Moving another fist’s width upwards along the same line brings us to the Herdsman’s eastern shoulder, a modest star designated Delta Boötis, or Thiba. (The word Boötis is latin for “belonging to Boötes.) Thiba is a sun-like star, about ten times the mass of our sun, sitting 117 light-years away. Looking up and to the right about 7.5°, we find a star named Nekkar “Ox Driver”, marking the constellation’s head (or tip of the kite). This is an elderly blue star passing through a phase that is causing it temporarily resemble a large version of our sun — on its way to becoming a brighter red giant.
Sitting about three finger widths towards the upper left from the line connecting Delta Bootes and Nekkar (shoulder and head) is a triple star named Alkalurops, a name derived from “Shepherd’s Staff”. Two of Alkalurops’ stars can be discerned with good eyes or binoculars, and one of these becomes two stars when viewed in a telescope. All three stars are orbiting in a dance that takes at least 125,000 years for a turn.
As we head from Nekkar back down the crooked western side of the kite, we first stop at a medium bright star named Seginus, which marks the western shoulder. Seginus is also evolving — presently a white giant star that is on the way towards becoming a red giant one day. This 85 light-years distant star is spinning about 70 times faster than our sun!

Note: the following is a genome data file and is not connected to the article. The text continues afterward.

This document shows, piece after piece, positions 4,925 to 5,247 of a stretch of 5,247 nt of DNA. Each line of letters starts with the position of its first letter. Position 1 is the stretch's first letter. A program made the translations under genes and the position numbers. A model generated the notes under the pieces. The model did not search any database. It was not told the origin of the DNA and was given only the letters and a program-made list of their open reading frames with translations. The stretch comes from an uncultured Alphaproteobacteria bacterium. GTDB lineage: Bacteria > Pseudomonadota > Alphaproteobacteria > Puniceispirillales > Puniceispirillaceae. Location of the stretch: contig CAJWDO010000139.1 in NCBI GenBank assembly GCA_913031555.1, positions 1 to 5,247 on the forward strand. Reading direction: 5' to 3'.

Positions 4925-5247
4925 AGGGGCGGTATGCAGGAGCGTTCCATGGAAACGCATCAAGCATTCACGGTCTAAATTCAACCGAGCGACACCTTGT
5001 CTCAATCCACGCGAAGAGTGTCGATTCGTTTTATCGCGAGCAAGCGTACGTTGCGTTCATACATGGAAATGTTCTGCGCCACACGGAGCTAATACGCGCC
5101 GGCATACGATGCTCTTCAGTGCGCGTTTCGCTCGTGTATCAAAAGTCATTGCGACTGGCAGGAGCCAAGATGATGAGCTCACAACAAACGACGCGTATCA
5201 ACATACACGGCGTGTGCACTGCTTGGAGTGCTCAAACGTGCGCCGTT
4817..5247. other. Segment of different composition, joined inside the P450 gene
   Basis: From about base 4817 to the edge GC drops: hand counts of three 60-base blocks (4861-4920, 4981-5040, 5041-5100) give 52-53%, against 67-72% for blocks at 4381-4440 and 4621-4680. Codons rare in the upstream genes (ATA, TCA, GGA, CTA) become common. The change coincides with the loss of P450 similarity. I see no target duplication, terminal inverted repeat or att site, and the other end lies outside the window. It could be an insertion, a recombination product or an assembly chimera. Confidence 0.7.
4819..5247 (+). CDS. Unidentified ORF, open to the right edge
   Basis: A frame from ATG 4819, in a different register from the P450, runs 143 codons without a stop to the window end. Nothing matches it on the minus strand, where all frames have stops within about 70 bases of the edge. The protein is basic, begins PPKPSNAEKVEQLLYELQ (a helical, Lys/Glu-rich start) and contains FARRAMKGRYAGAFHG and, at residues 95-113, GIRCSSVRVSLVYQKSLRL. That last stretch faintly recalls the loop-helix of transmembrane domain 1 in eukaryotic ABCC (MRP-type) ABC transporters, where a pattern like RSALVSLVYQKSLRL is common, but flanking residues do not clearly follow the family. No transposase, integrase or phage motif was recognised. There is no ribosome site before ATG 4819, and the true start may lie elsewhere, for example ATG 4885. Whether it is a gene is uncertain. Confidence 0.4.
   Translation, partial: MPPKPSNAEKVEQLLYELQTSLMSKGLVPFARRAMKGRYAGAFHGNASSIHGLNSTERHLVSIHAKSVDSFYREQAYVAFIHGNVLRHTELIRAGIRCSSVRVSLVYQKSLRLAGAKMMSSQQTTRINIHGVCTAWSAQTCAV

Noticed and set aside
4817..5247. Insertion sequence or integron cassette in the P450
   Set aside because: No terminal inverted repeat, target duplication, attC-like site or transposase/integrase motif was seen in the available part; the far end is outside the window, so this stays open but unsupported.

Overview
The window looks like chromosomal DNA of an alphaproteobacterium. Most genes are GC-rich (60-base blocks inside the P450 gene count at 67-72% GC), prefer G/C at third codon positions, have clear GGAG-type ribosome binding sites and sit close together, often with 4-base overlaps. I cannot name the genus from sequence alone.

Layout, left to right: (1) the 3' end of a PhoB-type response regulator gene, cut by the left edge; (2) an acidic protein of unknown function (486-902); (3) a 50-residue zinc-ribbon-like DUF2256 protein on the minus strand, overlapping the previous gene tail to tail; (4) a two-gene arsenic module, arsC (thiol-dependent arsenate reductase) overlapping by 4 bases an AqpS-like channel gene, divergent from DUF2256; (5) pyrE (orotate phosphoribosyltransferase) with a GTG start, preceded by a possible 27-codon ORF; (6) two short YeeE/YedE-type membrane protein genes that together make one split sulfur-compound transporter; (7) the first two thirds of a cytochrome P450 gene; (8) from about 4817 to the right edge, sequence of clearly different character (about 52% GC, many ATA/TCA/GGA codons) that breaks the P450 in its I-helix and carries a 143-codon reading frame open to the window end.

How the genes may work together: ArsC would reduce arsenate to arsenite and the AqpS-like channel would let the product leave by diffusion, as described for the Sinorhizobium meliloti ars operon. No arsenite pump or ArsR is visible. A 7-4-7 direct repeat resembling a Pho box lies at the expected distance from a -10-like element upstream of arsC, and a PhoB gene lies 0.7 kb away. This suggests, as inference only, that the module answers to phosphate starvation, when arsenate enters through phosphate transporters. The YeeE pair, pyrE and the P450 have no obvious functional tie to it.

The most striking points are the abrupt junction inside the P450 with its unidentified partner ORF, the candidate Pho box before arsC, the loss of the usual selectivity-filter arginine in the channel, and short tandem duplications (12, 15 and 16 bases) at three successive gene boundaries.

Moving less than halfway down the constellation towards Arcturus, we find a modest star sitting about four finger widths to the right of Izar. This star, designated Rho (ρ) Boötis, marks the gentleman’s western hip. There’s a noticeable small star just to its left named Sigma Boötis.
Descending from Arcturus to the east and west are some minor stars that mark the legs and feet. The eastern foot, less than a fist’s diameter to the lower left of Arcturus, is designated Zeta Boötis. In a telescope it is revealed to be a nice matched pair of close together white stars. Moving about four finger widths down the western leg brings us to the bright star Muphrid. It’s also classed like our sun, and is actually the same distance from us as Arcturus. But its inherent brightness is less, so it looks much dimmer. Dropping down slightly and moving farther right is the star Upsilon Boötis, a very distant red giant star.
All the stars in our galaxy are in motion, jostling as they orbit the galactic centre every quarter of a billion years or so. Some stars’ move faster, or are closer to us — so they exhibit a greater apparent motion across the sky. Astronomers call this Proper Motion. That’s why star charts need to be updated regularly. Arcturus has a very high proper motion southward. In a few thousand years, the herdsman’s legs will be bent upwards with Arcturus below his knees!
Boötes extends way up to the tip of the Big Dipper’s handle. Just before you get there, look for a tight grouping of three stars that represent the herdsman’s upraised hand. The star names are Asellus Primus, Asellus Secundus, and Asellus Tertius “First, second, and Third Donkey”. Two of them are telescopic double stars, but the area around them is a lovely rich field for viewing. The famous Pinwheel Galaxy (Messier 101) is located only a few finger widths above them!
Astronomy Skylights for the week of June 23rd, 2019 by Chris Vaughan.
Keep looking up, and enjoy the sky when you do. I love questions and requests — so, send me some!